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You’re either with or against us, say both sides. By TOM MCTAGUE Politico LONDON — Britain has been radicalized by Brexit. As the clock ticks down to D (as in EU departure) Day on March 29, 2019, both sides are digging in for the coming battle over whatever deal Theresa May is able to bring back from Brussels later this year. For the Brexiteers, the battle cry is “chuck Chequers,” deal or no deal. For the arch Remainers, it’s chuck ... Read More »

Germany’s heated asylum debate has dark parallels to events 30 years ago

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It was a moment that has defined Angel Merkel’s chancellorship of Germany ever since. In early September 2015, she allowed thousands of refugees fleeing violence in Syria and Iraq to enter… Constantin Eckner The Conversation Merkel promised her people that Germany would be able to handle the growing influx of asylum seekers, but her decision provoked a… Since then, German politics has been largely dominated by that one controversial matter – asylum policy. In early September 2018, xenophobic riots rocked ... Read More »

Podcast: The necessity of Indigenous constitutional recognition

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On this episode of The Lawyers Weekly Show, Jerome Doraisamy is joined by Sydney-based barristers Simeon Beckett and Susan Phillips. In this episode, Mr Beckett and Ms Phillips explain why it is so important for the Australian constitution to acknowledge the First Nations peoples and what change will emerge as a result, why the Bar Associations are so supportive of such a change, and the role of member associations across our national legal profession on sociocultural or… Podcast: The necessity… Read More »

It’s Not Too Late to Prevent a Russia-China Axis

Chinese troops parade at the end of the day of the Vostok-2018 (East-2018) military drills at Tsugol training ground not far from the borders with China and Mongolia in Siberia, on September 13, 2018. (Photo by MLADEN ANTONOV / AFP)        (Photo credit should read MLADEN ANTONOV/AFP/Getty Images)

Here’s how the U.S. can avoid driving the two countries together. Anja Manuel The Atlantic Chinese tanks splashed through the mud, while a few dozen helicopters flew in formation overhead in eastern Russia, and a young Chinese military recruit explained, “I have never experienced an overseas deployment of this scale.” The scene neatly summed up the much-written-about, enormous Russian military exercises that took place this week. Participants included 300,000 Russian and 3,200 Chinese soldiers. They deeply rattled the… It’s Not ... Read More »

Dangerous Democracy: The Problem With ‘The Will Of The People’

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Westerners don’t really live in democracies, at least not ones where the true majority prevails, writes Stuart Rees. New Matilda Characters in Australia who advocate government by plebiscite think that such a voter mechanism would represent the will of the people and would therefore be truly democratic. A quick look at the political impasse in the ol’ mother country shows the absurdity of such thinking. To justify exiting Europe, Britain’s Brexit politicians keep repeating that they are following ‘the will ... Read More »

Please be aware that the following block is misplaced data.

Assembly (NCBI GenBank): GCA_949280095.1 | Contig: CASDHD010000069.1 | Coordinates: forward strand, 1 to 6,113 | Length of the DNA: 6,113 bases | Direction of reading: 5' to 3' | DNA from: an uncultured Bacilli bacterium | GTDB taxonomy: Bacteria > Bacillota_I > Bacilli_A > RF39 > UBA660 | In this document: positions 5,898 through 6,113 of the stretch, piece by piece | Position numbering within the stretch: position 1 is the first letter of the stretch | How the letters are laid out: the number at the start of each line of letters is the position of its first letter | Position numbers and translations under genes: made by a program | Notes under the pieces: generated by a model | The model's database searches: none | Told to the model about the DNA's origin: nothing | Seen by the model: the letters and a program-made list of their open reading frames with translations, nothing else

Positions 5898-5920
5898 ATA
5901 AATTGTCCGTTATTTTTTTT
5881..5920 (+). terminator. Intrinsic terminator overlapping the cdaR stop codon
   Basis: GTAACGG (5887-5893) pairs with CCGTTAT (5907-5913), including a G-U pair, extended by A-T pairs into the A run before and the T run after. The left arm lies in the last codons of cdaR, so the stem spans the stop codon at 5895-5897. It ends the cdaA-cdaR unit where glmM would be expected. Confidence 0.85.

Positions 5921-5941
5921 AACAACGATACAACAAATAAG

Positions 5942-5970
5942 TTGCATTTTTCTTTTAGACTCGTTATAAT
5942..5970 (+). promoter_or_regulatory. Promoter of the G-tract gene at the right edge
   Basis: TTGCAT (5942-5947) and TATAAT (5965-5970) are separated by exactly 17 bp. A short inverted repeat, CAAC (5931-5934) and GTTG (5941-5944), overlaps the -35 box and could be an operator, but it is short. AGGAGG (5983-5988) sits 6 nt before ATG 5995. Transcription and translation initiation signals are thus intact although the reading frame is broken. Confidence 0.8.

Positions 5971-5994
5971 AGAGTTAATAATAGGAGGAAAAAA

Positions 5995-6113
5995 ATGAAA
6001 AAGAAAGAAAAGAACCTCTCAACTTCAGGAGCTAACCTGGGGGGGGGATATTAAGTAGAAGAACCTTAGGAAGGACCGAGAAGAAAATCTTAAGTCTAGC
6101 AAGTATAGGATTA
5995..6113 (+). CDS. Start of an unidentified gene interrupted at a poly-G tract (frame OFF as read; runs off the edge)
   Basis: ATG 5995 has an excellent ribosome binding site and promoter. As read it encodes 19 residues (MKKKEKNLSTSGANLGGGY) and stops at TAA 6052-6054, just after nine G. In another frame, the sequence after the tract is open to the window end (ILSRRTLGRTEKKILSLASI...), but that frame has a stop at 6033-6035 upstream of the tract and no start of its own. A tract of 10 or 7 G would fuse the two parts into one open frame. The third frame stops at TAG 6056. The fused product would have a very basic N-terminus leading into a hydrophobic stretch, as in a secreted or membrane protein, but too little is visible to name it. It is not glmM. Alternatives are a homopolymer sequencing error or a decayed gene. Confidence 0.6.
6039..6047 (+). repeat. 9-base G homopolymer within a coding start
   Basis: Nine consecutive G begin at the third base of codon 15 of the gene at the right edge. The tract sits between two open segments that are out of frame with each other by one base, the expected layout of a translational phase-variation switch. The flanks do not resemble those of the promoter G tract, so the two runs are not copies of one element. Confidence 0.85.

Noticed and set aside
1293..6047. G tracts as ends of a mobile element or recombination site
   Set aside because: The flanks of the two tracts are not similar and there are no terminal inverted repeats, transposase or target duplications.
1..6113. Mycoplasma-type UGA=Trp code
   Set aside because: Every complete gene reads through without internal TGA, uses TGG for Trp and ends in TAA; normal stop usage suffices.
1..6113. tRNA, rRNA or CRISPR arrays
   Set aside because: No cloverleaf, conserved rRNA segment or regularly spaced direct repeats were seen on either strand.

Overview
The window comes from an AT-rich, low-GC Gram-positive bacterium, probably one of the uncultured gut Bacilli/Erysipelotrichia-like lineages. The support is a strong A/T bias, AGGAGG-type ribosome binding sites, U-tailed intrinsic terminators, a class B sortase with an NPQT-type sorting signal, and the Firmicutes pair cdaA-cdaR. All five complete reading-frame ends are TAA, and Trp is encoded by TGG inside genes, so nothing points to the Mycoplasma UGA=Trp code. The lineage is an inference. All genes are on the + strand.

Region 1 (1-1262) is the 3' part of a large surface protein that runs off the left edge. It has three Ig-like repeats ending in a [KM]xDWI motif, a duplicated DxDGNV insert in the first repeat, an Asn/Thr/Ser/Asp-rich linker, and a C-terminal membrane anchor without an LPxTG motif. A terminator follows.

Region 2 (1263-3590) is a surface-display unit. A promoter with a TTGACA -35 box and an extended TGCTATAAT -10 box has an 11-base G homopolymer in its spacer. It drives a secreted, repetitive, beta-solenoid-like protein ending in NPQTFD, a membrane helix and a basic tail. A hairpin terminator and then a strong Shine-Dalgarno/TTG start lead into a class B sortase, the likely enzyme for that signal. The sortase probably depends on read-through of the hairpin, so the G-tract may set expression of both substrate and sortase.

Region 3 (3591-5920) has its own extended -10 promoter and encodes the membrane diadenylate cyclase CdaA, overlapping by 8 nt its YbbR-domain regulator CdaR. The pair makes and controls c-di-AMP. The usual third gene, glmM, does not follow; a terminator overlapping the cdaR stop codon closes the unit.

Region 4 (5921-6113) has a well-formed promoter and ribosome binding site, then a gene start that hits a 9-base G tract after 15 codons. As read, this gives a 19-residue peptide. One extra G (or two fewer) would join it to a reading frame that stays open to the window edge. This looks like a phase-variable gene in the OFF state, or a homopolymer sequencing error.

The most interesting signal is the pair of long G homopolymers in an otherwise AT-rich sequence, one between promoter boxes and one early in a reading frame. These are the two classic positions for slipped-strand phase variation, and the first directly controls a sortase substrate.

Greek Economic Recovery Has Nothing to Do With Odysseus

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According to the prime minister, Greece is emerging from bailout life like Odysseus coming home to Ithaca. This comparison could use some work. Alexis Papazoglou The New Republic In 2010, at a picturesque port on the island of Kastelorizo, then Prime Minister George Papandreou announced the start of “a new Odyssey for Greeks”: entry into an austerity-focused International Monetary Fund-European Union bailout agreement to help finance the… “We know the route to Ithaca,” Papandreou said, “and we’ve got a map.” ... Read More »

An Offensive Plan for the Balkans That the U.S. Should Get Behind

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A Kosovo-Serbia land swap would be peaceful ethnic cleansing. But at least it would bring peace. Charles A. Kupchan * The New York Times The Balkans remains in strategic limbo. Kosovo declared independence from Serbia 10 years ago, but Serbia has yet to come to terms with its loss — refusing to recognize Kosovo and stirring trouble between the country’s ethnic Serbs and the ethnic Albanian majority. Almost two decades after the… A breakthrough may now be in the making. ... Read More »

UN Secretary-General: American Power Is in Decline, the World Is ‘in Pieces’

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Is Democracy Dying? António Guterres confronts the “reemergence of irrationality” in global politics. Uri Friedman The Atlantic For the past two years, the secretary-general of the United Nations, António Guterres, has watched as President Donald Trump upends American foreign policy, engaging in trade wars while simultaneously disengaging from international agreements and… And now Guterres has reached a verdict: The United States, once the guarantor of global stability, is losing its ability to influence world events. “I think that the soft ... Read More »